Golf Rangefinders or Distance Measuring Devices (DMD) have been gaining popularity over the past few years and can offer a great benefit on the golf course.
But like any technology, it requires the correct use in order to see the full benefit.
So how do golf rangefinders work?
Golf Rangefinder Technology
Determining Distance to the Flag (Pin-seeking)
The basic purpose of a golf rangefinder is to measure the distance from where you are standing to a target as accurately as possible.
Using one of your eyes as you would when looking through any type of scope, a golf rangefinder magnifies the target and shoots a laser beam at it in order to determine the exact distance.
The target in question that you would use a rangefinder to determine the distance to can be anything.
The pin is the most obvious and the best rangefinders use technological systems to accurately pick up the very thin flag against anything in the background to ensure you get the correct yardage.
Bushnell rangefinders use a technology called PinSeeker with JOLT and this picks up the flag pole and the device then vibrates once it measures the distance to the pin.
Other brands require some sort of reflecting material on the pin to pick up the distance. Leupold rangefinders will beep when they pick up this reflecting material.
If you have a rangefinder that doesn’t feature some sort of pin-seeking technology the best way to determine the distance to the pin is to aim at something just to the side of the pin and determine the distance. Then hover the rangefinder laser over the pin and see whether you are given a shorter distance. If so, this will be the exact distance to the pin.
Determining distance off the tee and to hazards
Rangefinders are great at also determining how far you need to hit your shots in order to avoid hazards.
From the tee on longer holes you may use it to see how far it is to water hazards or to clear bunkers or even trees.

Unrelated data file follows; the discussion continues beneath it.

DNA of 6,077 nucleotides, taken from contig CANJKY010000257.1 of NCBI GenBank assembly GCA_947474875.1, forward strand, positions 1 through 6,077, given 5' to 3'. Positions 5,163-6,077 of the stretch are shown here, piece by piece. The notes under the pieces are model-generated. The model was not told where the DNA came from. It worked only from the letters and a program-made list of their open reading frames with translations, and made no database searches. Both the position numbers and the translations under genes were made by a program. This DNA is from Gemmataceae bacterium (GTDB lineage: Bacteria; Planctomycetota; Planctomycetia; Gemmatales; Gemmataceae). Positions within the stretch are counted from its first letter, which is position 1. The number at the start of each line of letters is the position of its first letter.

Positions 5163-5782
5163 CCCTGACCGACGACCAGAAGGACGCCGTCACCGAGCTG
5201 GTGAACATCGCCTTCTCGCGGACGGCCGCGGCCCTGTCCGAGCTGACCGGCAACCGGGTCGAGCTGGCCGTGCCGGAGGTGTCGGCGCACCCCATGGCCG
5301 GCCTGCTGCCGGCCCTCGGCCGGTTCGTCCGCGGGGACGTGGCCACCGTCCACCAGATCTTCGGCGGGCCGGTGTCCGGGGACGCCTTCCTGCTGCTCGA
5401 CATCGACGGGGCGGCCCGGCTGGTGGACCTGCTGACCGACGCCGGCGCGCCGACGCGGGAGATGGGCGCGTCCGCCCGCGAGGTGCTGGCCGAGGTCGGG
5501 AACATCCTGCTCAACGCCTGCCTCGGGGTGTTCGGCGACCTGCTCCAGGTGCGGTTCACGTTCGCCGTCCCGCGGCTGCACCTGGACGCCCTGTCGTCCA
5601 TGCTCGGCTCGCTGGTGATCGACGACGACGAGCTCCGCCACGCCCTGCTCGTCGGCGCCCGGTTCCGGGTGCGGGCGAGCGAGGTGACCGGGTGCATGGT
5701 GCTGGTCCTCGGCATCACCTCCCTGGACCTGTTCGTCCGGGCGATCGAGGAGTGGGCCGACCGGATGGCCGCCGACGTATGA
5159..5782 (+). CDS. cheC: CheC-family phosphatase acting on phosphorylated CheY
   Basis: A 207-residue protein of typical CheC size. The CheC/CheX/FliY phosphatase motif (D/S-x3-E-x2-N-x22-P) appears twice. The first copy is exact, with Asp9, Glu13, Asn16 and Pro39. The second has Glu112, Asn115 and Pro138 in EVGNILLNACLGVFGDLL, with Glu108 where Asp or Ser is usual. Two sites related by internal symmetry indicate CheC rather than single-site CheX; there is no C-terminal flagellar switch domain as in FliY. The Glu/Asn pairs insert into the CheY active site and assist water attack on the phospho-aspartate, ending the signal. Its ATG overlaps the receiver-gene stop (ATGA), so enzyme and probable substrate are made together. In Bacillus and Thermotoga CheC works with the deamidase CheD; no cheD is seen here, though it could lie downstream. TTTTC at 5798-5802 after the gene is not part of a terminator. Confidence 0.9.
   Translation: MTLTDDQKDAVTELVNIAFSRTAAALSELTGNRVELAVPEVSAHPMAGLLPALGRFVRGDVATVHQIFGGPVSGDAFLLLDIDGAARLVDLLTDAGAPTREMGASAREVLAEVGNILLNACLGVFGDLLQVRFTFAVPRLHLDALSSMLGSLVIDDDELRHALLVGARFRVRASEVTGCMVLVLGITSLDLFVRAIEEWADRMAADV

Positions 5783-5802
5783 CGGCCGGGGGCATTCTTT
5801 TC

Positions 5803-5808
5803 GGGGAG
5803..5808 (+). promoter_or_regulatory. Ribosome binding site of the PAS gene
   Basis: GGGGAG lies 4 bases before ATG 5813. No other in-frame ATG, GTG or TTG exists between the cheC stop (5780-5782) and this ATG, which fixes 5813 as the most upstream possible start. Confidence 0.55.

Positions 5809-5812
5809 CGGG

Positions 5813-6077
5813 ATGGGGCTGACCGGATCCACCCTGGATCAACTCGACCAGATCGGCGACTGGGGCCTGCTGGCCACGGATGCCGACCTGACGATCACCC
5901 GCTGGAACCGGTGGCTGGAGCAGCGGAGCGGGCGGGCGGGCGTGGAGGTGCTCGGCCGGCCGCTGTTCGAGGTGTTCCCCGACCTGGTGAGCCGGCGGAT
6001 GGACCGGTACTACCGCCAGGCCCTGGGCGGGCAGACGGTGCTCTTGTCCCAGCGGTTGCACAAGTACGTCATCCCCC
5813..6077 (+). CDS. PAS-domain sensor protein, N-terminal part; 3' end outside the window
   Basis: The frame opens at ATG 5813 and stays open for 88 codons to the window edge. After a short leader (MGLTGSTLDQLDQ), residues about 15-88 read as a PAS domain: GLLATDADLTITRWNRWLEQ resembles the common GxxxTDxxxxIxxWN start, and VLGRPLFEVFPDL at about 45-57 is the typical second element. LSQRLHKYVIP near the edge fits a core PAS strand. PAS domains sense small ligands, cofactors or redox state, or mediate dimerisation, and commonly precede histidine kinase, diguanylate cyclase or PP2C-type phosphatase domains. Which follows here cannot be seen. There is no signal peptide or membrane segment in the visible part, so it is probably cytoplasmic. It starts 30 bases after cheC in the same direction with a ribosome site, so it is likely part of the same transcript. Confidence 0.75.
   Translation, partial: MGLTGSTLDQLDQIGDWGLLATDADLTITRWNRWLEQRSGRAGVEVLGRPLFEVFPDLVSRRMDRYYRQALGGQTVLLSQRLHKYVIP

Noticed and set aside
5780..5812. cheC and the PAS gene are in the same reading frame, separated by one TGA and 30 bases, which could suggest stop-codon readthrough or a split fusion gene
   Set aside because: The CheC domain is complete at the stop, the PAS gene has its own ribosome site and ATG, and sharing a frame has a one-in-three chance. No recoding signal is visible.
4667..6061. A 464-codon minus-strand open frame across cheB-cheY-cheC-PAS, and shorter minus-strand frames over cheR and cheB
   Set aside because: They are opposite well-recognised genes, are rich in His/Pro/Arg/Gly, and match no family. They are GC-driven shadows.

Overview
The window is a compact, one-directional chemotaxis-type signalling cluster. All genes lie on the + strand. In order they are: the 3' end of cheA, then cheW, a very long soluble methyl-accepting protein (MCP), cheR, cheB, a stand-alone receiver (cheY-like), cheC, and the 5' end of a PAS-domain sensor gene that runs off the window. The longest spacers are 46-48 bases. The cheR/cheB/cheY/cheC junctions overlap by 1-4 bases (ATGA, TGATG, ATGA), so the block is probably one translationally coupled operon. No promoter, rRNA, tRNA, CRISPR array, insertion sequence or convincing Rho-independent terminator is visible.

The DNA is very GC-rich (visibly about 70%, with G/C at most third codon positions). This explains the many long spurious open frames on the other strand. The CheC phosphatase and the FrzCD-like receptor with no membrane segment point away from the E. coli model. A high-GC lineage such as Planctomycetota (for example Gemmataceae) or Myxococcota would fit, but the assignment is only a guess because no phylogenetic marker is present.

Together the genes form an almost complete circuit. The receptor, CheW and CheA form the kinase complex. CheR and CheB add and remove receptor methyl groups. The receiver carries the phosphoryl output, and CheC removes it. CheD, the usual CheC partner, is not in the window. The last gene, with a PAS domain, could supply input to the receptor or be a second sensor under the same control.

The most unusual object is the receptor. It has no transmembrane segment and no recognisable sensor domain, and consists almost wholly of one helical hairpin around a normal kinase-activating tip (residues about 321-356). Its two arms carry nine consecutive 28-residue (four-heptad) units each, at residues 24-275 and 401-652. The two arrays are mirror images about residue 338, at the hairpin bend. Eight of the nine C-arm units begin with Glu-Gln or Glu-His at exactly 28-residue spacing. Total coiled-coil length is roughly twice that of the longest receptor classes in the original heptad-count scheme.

Approaching greens you might want to know the distance to clear greenside bunker lips or to see the slopes on the green from further away.
Certain rangefinders feature slope measurement, which takes into consideration how far above or below the target is to where you are standing.
These devices calculate the difference in distance to give you even more accurate readings, but are illegal for usage in competition.
As such, many of the brands have produced rangefinders that can be switched between slope reading or not, for example the Bushnell Tour V4 Slope.
Rangefinders in Tournaments
Tour professionals have always used rangefinders or DMDs in practice rounds before tournaments to make sure their course management is precise for the rest of the event. In more recent times certain tours have allowed DMDs during the actual tournament rounds to determine whether this will speed up play or not.
Apart from offering more accurate distances to targets, golf rangefinders are effective at speeding up play, as it means you don’t have to get to your ball and then only start looking for yardage markers on the golf course and relying on pin sheets to calculate the distance to the pin. Again this is especially effective on tee shots when hazards are in play.
While rangefinders are preferred by some golfers, there are various other DMDs available that don’t require the physical act of looking through a scope to find a target.
GPS systems are an alternative technology that has become increasingly popular.
GPS systems give the yardage to the front, middle and back of a green of a course that is preloaded into the software of the device.
Devices include handheld min-GPS computers (think TomTom SatNavs), to smart watches and phone apps.
Golf GPS smart watches are particularly popular, with companies like Garmin leading the pack in terms of golf GPS technology.
There is no doubt that digital technology is making an impact on golf and even rangefinders seem to almost be an old technology. However, they certainly play a role in speeding up a round and adding some precision to your game.